After retiring from broadcasting, John Madden became a fierce advocate for player safety

Sport Techie

December 29, 2021

We all know about John Madden, the Hall of Fame coach. John Madden, the legendary broadcaster. John Madden, the video-game icon.

Here’s one thing that isn’t as widely known about Coach Madden. After retiring from NBC after Super Bowl XLIII, he became a fierce advocate for player safety.

As an unpaid adviser to the Commissioner, Madden’s input led to the creation of the Coaches Subcommittee to the NFL’s Competition Committee. Through that body, which currently is co-chaired by Chiefs coach Andy Reid and Ravens coach John Harbaugh, Madden’s group helped push for plenty of changes aimed at making the game safer.

When the NFL recognized the importance of keeping players who have suffered concussions out of action until fully healed, John Madden became a driving force in efforts to identify whether a player has suffered a concussion during a given game. He coined the phrase, “When in doubt, leave them out” in order to ensure that no player will be at risk of suffering a second concussion not long after sustaining an initial brain injury. Working with Hall of Fame safety Ronnie Lott, John Madden came up with the idea for empowering medical officials to stop the action in order to identify players potentially in distress and to remove them from the game.

At times, Madden became upset by the practical implementation of these safety measures, which often is impeded by propaganda aimed at ensuring that a player who isn’t actually concussed isn’t kept from playing when he is otherwise healthy. When then-Rams quarterback Case Keenum wasn’t removed from a game in 2015 after he clearly had suffered brain trauma, Madden became incensed. He specifically was infuriated a year earlier, after former Chargers safety Jahleel Addae remained in a game after suffering an apparent concussion.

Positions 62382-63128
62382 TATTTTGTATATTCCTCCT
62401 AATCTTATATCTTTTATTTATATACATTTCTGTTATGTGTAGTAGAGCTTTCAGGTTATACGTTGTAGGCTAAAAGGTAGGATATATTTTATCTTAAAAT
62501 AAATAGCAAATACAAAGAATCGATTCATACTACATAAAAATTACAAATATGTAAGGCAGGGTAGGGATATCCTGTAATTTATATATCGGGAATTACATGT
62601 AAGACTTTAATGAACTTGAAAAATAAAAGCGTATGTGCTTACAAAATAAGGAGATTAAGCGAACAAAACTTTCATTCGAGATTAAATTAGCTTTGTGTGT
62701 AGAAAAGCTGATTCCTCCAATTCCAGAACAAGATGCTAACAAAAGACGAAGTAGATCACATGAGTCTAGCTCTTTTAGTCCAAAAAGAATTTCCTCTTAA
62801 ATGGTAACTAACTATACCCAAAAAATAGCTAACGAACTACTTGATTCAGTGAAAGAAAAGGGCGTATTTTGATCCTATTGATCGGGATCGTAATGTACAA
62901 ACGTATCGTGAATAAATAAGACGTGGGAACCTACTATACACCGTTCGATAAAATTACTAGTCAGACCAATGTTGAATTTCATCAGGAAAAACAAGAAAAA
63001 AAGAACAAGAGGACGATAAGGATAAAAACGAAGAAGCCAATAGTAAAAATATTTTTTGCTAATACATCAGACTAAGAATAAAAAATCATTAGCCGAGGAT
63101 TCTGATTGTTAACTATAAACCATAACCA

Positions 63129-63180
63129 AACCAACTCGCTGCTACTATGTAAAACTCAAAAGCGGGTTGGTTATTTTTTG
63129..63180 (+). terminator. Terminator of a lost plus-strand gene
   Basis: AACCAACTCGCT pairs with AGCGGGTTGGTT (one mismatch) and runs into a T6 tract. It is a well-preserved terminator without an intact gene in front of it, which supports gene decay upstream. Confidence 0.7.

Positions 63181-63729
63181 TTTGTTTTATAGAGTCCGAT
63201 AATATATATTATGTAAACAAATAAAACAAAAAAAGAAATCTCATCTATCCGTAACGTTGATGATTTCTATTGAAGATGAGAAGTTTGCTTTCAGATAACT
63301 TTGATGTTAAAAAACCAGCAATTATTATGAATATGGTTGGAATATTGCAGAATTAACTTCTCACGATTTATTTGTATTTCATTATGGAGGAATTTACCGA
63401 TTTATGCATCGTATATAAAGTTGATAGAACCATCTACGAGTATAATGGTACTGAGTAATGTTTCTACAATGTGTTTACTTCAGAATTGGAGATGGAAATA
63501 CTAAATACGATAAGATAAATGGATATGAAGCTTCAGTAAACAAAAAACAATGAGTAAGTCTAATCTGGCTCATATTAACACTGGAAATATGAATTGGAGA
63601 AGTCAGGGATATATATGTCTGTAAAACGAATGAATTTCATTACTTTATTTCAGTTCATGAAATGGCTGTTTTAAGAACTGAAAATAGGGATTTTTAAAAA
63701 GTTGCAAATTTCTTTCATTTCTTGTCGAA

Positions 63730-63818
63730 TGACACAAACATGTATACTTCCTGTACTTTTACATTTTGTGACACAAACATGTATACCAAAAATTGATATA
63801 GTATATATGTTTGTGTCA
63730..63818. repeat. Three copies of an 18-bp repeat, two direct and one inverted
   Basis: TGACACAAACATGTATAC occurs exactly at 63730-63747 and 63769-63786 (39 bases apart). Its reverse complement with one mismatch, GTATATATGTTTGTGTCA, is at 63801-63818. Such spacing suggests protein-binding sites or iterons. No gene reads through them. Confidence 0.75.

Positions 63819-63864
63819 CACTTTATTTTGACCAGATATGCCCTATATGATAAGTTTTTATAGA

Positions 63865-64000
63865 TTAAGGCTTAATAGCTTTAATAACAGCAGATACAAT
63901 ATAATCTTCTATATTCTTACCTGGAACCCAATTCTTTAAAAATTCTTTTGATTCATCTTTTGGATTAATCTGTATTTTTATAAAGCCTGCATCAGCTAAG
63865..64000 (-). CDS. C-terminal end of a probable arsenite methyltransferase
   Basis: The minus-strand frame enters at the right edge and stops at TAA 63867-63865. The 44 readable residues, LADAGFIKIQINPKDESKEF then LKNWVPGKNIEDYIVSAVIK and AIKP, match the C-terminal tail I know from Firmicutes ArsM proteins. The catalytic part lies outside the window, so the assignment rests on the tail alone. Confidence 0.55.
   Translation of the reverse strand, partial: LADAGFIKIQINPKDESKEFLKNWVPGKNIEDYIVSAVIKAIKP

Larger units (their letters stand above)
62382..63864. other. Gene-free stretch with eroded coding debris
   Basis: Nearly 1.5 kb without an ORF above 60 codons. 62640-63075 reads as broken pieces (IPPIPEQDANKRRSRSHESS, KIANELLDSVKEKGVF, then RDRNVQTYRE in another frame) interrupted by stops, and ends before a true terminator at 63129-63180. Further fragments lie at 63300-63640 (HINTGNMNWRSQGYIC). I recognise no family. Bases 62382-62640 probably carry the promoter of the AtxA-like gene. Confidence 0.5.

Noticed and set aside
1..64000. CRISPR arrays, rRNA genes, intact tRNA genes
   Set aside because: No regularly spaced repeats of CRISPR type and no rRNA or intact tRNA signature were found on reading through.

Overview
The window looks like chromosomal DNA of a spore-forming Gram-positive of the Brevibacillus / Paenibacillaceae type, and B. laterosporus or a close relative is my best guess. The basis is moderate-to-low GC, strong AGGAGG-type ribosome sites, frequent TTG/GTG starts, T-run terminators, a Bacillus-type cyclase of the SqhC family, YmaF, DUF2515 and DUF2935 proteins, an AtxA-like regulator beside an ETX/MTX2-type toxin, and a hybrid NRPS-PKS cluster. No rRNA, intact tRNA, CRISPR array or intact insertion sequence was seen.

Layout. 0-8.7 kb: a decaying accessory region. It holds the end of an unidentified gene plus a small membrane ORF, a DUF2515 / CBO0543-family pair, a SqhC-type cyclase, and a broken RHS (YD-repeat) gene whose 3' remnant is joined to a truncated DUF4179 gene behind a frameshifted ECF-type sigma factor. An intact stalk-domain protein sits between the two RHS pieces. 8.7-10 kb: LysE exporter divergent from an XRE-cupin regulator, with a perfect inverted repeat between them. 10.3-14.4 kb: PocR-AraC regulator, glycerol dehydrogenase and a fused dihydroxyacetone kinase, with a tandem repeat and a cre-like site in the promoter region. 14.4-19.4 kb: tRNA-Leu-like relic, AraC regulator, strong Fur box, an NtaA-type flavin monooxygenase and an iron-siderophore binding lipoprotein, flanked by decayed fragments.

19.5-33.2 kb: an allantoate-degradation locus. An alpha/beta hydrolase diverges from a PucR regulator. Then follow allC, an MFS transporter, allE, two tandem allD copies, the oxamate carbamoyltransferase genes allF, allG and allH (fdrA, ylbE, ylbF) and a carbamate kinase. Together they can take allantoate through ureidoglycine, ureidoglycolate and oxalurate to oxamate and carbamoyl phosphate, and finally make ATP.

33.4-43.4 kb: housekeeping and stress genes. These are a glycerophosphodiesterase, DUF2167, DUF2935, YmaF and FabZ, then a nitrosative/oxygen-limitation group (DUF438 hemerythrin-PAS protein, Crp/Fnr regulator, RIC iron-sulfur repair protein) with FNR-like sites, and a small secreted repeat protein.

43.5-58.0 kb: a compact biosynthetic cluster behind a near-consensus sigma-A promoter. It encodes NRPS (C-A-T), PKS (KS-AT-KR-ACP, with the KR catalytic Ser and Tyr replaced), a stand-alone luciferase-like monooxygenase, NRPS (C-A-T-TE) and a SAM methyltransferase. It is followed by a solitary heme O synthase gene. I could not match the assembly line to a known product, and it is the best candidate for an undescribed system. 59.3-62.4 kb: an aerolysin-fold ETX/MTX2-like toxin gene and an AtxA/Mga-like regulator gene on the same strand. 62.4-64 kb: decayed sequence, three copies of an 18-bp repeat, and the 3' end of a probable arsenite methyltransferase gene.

As explained at the time, based on information from a source with knowledge of the dynamics: “Coach Madden has a high degree of motivation on this topic, and he strongly believes that the professionals charged with safeguarding player health must be expected to do their jobs — and that if they can’t, someone else needs to be hired to do those jobs.”

Coach Madden continued to push and push and push for greater sensitivity to potential head injuries. To ensure that no player would be put at potential risk of further trauma after suffering a concussion. To protect the game and those who play it from a disastrous outcome.

He constantly studied plays, requesting film from the league office so that certain aspects of the play could be reviewed, from a safety standpoint.

At one point, John Madden suggested that the three-point stance should eventually be removed from the game, in order to limit the repetitive blows to the head suffered by offensive and defensive linemen. Hits that aren’t concussions by that, over time, can create neurological problems.

Coach Madden also had significant influence over efforts to push for improved helmet technology, along with better helmet fitting in order to prevent helmets from spontaneously coming off during games. He also hated the overbuilt/non-standard facemasks, which at one point became so large and bulky that it made players fearless about getting their heads in the fray.

As we search for a way to properly honor and remember Coach Madden, one way to do so would be to embrace and to admire his efforts to make the game as safe as it can be, for everyone who plays it. Too many fans, media, and even players long for the bloodsport days of the game, when the brutality was commonplace and devastating hits were celebrated. Given what we now know, efforts must continue to strike the right balance between the best interests of the game of football and the best interests of those who play it.

If Coach Madden, who loved the game as much if not more than anyone, recognized and respected the importance of ongoing efforts to make football as safe as it can be, maybe everyone else should, too.

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